12 subject to the budget constraint, r = y c + βb 0 b and to the upper bounds on rents and government debt. The function V ( ) is the equilibrium value of reappointment for the incumbent, in the future state (b 0,y 0 ). The incumbent can always choose to forego re-election. Hence, voters cannot push government utility below the threshold v( r) (what he can achieve by grabbing maximal rents once). In other words, for any values of b and y, voters demands have to satisfy the following incentive constraint: W (b, y, c) v( r) (6) Clearly, it is optimal for the voters to demand private consumption up to the point where (6) holds as equality. Not doing that would simply enable the government to grab more rents for itself, without increasing voters utility in current and future periods. Hence, equilibrium demands by the voters, c, are a function c = C(b, y), defined implicitly by the condition: W (b, y, c )=v( r) (7) We can then define the equilibrium value of reappointment, namely the function V (b, y) introduced above, as: V (b, y) =W (b, y, c )=v( r) (8) where the last equality follows by (7). Since (8) must hold for any values of b and y, it must also hold in all future periods. Thus, V (b 0,y 0 )=v( r) for all possible values of y 0 and b 0. Based on (5) and (8), equilibrium rents in the current period are then implicitly defined by the following condition: v(r)+βv( r) =v( r) (9) The left hand side of (9) is the incumbent s utility if he pleases the voters, given the equilibrium continuation value of being reappointed tomorrow. The right hand side is his utility if he steals as much as possible today, but is then thrown out of office. In equilibrium, the incumbent must be indifferent between these two options. Equation (9) can be easily solved to obtain equilibrium rents: 8 r = v 1 [v( r)(1 β)] (10) 8 Implictly, we are assuming that equilibrium rents are strictly positive. 10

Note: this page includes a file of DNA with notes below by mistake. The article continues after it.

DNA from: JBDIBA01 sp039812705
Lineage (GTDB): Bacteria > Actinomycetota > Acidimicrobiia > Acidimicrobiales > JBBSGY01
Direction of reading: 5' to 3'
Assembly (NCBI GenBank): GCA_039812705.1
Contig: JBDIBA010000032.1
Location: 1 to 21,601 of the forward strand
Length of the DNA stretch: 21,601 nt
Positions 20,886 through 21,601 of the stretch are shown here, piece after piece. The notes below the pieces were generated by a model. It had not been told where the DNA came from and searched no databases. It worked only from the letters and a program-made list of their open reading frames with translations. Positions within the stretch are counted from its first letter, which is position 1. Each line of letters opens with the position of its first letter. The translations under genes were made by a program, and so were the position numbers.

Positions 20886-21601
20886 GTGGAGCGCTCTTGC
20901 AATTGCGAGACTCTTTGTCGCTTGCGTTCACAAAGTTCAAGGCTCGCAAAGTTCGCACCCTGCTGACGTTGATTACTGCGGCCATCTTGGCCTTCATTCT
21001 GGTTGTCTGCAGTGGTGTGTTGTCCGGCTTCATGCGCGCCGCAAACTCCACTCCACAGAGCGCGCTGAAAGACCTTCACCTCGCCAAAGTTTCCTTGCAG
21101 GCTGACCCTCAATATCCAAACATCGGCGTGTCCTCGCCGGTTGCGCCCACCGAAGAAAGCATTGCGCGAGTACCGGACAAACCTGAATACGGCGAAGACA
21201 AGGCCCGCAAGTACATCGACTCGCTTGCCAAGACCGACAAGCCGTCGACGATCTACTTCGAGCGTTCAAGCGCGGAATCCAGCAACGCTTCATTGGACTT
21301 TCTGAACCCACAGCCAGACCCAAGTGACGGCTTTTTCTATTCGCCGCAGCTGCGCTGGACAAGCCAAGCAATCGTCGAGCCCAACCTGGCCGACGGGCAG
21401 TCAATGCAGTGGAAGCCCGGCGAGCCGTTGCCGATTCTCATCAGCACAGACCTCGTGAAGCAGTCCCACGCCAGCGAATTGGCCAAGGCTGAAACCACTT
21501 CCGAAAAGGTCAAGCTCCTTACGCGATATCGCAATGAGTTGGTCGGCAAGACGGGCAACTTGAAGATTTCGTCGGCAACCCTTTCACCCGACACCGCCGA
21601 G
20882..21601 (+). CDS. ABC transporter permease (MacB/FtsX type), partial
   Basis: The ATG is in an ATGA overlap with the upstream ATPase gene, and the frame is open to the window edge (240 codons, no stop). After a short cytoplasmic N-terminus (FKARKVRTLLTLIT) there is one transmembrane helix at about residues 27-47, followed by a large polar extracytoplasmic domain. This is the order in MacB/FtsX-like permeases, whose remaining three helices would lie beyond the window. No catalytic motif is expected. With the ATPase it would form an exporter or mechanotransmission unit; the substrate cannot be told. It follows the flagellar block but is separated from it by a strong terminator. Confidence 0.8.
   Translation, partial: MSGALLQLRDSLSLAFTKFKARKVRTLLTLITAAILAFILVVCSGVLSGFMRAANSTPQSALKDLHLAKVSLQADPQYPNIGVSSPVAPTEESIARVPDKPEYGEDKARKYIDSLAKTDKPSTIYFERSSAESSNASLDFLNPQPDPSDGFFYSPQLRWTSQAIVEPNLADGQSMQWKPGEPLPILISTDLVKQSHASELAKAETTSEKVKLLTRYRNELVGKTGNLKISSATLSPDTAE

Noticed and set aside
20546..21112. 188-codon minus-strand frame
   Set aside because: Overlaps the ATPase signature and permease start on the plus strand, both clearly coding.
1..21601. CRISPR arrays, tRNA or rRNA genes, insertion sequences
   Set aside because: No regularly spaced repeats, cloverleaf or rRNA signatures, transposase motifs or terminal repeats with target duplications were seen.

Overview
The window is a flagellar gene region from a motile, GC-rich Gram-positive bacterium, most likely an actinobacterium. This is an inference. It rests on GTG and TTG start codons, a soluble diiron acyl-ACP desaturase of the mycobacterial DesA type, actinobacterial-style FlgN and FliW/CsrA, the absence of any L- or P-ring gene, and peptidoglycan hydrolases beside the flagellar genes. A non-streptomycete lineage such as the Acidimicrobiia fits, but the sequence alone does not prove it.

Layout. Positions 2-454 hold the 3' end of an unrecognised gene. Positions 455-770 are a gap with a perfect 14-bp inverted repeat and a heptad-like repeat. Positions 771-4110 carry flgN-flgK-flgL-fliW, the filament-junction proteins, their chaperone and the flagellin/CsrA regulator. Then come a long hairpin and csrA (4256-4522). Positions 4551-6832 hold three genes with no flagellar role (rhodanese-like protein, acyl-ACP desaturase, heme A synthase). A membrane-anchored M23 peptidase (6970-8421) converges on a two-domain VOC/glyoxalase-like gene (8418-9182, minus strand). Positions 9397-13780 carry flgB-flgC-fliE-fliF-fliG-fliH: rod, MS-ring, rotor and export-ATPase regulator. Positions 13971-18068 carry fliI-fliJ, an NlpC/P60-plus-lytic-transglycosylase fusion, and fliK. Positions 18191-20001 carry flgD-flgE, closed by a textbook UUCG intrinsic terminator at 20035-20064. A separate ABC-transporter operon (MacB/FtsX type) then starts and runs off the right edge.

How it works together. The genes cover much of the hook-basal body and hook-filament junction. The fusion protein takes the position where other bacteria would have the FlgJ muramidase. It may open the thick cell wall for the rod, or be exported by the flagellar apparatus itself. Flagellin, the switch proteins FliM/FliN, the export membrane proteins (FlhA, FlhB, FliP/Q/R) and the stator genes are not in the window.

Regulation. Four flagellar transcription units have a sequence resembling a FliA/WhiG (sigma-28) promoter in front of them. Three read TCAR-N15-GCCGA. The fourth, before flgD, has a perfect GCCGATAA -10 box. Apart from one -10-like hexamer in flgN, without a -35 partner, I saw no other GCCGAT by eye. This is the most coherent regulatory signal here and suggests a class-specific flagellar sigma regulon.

13 It remains to determine optimal public debt, b 0, for a government seeking re-appointment. Using the previous notation, this is the solution to the following optimization problem: Max[(y c + βb 0 b)+βev (b 0,y 0 )] (11) b 0 subject to b 0 b. The expression inside the round brackets corresponds to rents in the current period, given the voters equilibrium request, c. The last term is the expected equilibrium continuation value (i.e. what the governmentexpectstogetfromnextperiodonwardsifheisre-appointed). By the argument above, EV (b 0,y 0 )=v( r) for any value of b 0. This means that, from the perspective of a government seeking reappointment, issuing public debt in the current period entails no future costs. The costs are fully borne by the consumers. But by assumption, consumers do not observe government debt. Hence, the incumbent can pocket the proceeds from issuing government debt in the form of higher rents. Indeed, the optimal debt policy that solves (11) is to always borrow as much as possible: b 0 = b. Equilibrium private consumption is then easily obtained by inserting all these results in the budget constraint, (2). We summarize all this in the following: Proposition 1 Suppose that the upper bound on rents is a constant, R t = r. Then the equilibrium stochastic steady state has: c = y r r = v 1 [v( r)(1 β)] b = b The steady state is reached after one period. The appendix solves the case in which the upper bound on rents depends on debt outstanding: R t = R(b t ). The solution procedure is very similar, the only difference being that issuing government debt now is costly for the government, because it reduces the value of its out-of-equilibrium threat next period. As a result, equilibrium debt is now at an interior optimum lower than the upper bound b, and the steady state is reached gradually rather than at once. But throughout the adjustment to the steady state, and once the steady state is reached, consumption moves one for one with income. Equilibrium debt and rents are not affected by income shocks. More specifically, the appendix proves: 11